Wonderful fun! I've not seen any of TOS so I genuinely have no idea where the original footage starts and stops, other than scenes with the original main characters are obviously original. Maybe I'd have enjoyed it even more if I were a TOS fan but as it was, I *thoroughly* enjoyed it.

Memory Alpha mentions O'Brien mistakes Shatner's stunt double for Kirk :D it also explains how meticulous they were with recreating the sets, even down to examining parts with a magnifying glass! A labour of love on the entire technical side too, such as using the same type of film as the original for the scenes set in the past. I already loved it from my previous watch-through but finding out the background elevated it even further in my estimation.
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MusicalTurtle
Wed, Oct 23, 2019, 10:10am (UTC -6)
Re: DS9 S4: Little Green Men

@Dave I don't know if you'll see this but it's explained that the Universal Translators malfunction due to beta radiation, from the nuclear fission in atom bombs.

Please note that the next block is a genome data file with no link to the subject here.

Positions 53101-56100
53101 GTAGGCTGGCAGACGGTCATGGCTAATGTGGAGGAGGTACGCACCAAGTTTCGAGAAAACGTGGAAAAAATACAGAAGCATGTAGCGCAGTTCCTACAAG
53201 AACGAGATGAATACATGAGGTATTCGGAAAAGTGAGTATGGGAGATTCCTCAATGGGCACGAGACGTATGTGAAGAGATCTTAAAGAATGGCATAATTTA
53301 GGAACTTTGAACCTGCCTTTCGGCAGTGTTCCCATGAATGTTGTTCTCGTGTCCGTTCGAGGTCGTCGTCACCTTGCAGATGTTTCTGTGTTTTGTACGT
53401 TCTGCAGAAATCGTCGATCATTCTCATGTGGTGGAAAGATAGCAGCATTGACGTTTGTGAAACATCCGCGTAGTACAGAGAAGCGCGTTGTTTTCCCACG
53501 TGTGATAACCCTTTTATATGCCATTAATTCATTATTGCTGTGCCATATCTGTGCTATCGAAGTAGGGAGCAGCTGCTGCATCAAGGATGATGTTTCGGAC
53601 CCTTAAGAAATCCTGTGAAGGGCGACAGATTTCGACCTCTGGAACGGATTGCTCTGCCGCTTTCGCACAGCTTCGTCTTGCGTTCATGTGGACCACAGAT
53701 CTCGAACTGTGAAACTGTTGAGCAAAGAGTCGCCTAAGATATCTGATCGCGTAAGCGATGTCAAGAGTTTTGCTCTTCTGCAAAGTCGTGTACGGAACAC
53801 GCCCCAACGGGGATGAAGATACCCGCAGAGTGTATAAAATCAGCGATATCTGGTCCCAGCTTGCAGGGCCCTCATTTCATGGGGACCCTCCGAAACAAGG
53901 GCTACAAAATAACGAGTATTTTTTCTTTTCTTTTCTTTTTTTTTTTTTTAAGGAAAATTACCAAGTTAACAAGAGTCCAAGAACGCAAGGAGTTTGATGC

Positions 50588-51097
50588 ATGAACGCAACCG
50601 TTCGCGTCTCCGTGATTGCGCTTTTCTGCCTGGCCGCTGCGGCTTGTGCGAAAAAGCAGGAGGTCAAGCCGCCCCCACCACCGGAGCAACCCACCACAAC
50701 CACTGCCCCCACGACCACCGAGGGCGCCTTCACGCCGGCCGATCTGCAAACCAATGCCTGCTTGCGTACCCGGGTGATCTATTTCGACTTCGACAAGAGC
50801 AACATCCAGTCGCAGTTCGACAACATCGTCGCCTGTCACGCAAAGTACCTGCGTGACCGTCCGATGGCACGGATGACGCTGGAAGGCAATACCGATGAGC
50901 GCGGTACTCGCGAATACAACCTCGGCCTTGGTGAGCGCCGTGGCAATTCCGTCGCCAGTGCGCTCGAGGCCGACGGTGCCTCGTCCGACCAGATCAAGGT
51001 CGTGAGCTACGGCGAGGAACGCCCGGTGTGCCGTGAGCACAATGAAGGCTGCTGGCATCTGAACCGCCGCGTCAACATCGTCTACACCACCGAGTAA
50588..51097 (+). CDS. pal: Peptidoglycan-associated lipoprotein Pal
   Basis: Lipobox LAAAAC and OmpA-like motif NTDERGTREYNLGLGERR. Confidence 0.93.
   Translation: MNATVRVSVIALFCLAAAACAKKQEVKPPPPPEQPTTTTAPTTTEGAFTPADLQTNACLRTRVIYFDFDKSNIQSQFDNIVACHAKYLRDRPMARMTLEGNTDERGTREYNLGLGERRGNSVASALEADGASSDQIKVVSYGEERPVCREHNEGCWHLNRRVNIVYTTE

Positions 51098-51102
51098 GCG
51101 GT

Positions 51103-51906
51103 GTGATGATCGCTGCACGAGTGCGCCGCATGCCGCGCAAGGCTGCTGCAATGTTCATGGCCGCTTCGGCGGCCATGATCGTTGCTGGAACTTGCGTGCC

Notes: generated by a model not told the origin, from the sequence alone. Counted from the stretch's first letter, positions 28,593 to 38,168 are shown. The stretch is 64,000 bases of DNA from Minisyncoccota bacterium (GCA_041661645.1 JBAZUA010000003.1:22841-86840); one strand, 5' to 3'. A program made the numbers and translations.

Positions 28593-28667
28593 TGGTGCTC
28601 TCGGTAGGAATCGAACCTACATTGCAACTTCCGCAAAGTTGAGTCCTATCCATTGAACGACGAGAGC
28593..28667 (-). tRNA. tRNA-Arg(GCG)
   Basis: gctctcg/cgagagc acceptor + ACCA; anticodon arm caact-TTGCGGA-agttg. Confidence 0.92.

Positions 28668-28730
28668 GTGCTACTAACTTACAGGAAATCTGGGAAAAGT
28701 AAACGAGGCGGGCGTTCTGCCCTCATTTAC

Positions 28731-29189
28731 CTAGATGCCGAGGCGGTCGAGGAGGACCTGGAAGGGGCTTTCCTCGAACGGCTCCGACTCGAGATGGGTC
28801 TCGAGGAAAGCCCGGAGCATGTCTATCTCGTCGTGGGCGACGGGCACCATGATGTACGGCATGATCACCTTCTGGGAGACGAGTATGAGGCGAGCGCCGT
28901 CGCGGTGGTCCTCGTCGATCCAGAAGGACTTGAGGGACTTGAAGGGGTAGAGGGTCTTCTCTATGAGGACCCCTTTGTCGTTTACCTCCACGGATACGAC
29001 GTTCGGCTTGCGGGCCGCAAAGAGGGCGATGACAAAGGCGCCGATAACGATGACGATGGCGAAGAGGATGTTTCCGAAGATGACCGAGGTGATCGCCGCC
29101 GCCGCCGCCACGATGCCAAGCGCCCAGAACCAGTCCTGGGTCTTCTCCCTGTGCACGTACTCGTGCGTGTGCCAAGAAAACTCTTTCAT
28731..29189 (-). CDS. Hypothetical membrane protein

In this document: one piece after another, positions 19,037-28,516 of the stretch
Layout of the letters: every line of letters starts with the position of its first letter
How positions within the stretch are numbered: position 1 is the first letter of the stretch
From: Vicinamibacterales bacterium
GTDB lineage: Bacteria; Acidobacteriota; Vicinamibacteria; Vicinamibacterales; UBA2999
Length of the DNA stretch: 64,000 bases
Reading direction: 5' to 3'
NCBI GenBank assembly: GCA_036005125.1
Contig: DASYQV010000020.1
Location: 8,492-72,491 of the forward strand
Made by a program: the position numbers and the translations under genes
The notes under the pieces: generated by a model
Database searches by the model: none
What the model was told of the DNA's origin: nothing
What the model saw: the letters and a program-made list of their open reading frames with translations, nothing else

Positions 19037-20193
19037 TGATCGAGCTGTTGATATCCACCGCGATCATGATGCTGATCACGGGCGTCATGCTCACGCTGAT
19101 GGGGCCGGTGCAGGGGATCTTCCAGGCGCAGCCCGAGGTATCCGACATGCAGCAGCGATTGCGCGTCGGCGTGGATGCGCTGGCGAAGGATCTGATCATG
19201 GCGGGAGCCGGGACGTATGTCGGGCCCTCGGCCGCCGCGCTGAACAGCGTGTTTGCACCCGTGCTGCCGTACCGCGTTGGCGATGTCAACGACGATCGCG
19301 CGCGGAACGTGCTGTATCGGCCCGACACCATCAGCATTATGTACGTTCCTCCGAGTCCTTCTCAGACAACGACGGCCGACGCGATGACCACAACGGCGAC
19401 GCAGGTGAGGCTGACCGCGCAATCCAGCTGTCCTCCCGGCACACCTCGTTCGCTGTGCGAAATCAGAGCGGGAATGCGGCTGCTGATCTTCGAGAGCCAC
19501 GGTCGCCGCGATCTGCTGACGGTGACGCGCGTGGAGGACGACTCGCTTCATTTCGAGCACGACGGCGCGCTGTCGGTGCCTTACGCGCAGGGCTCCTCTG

Thank goodness for the reset button and hairpins ;) interesting that such a basic, relatively low-tech solution is still incorporated in 24th Century commodities.
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MusicalTurtle
Sun, Oct 20, 2019, 12:16pm (UTC -6)
Re: DS9 S2: Melora

@Omicron They do sometimes reference accommodating different species; at the beginning of 'Improbable Cause' they altered the atmospheric gaseous mix (which corroded the carpets in the quarters! But they were happy to keep the atmosphere, and just replace the carpets with something else), and the Breen have their refrigeration suits. However I agree with the overall sentiment of your comment; one really would expect accommodations for various differences to be mentioned much more often as a normal part of the daily operations of a space station.

The most common mention is of Cardassians' preference of warmer temperatures; it certainly doesn't count as an extreme difference but it is a difference that is casually mentioned fairly often. I think one of the Weyouns said the Breen homeworld ('frozen wasteland') sounded quite comfortable, but the Vorta evidently function fine in ordinary humanoid temperatures anyway. Maybe they have a tolerance for an extreme range of temperatures - useful, actually, to visit all sorts of planets as Dominion representatives!
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MusicalTurtle